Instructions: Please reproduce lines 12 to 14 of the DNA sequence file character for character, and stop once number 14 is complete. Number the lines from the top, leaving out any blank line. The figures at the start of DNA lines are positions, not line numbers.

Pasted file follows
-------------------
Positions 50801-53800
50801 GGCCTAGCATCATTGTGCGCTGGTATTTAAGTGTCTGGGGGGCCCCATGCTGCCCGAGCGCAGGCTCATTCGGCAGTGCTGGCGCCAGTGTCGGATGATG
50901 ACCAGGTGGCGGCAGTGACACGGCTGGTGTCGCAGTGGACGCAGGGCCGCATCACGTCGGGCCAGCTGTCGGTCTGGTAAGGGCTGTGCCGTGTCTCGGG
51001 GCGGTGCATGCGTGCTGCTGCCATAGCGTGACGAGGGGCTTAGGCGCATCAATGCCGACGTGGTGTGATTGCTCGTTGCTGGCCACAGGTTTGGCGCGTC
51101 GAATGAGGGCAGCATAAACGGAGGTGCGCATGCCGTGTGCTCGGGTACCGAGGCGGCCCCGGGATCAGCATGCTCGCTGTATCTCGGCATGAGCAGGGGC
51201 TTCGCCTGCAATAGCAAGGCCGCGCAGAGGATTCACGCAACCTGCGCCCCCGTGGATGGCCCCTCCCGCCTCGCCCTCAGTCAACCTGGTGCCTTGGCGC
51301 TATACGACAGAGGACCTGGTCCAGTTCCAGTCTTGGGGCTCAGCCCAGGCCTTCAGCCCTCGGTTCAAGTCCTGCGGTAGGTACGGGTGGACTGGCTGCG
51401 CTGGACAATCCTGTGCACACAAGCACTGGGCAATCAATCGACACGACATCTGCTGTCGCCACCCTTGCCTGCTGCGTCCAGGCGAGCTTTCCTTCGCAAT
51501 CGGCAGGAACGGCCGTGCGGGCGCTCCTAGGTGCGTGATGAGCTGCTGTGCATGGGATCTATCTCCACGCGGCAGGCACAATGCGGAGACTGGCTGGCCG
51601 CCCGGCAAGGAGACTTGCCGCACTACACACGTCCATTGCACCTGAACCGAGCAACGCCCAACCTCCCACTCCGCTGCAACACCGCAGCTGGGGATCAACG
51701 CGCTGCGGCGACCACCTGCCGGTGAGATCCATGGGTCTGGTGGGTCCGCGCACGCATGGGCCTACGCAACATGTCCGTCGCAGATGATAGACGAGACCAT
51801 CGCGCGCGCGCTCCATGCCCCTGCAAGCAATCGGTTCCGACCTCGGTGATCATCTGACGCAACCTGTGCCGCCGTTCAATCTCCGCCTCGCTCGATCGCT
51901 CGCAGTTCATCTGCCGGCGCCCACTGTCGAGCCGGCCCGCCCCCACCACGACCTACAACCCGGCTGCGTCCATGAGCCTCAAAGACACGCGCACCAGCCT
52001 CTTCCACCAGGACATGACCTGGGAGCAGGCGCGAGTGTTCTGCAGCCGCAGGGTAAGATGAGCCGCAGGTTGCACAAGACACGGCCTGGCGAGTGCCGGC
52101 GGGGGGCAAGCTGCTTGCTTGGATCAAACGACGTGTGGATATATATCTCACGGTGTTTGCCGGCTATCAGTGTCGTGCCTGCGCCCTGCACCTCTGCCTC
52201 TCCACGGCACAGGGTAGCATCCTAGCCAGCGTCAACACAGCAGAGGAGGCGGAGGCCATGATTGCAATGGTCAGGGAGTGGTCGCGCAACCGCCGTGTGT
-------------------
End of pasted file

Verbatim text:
51801 CGCGCGCGCGCTCCATGCCCCTGCAAGCAATCGGTTCCGACCTCGGTGATCATCTGACGCAACCTGTGCCGCCGTTCAATCTCCGCCTCGCTCGATCGCT
51901 CGCAGTTCATCTGCCGGCGCCCACTGTCGAGCCGGCCCGCCCCCACCACGACCTACAACCCGGCTGCGTCCATGAGCCTCAAAGACACGCGCACCAGCCT
52001 CTTCCACCAGGACATGACCTGGGAGCAGGCGCGAGTGTTCTGCAGCCGCAGGGTAAGATGAGCCGCAGGTTGCACAAGACACGGCCTGGCGAGTGCCGGC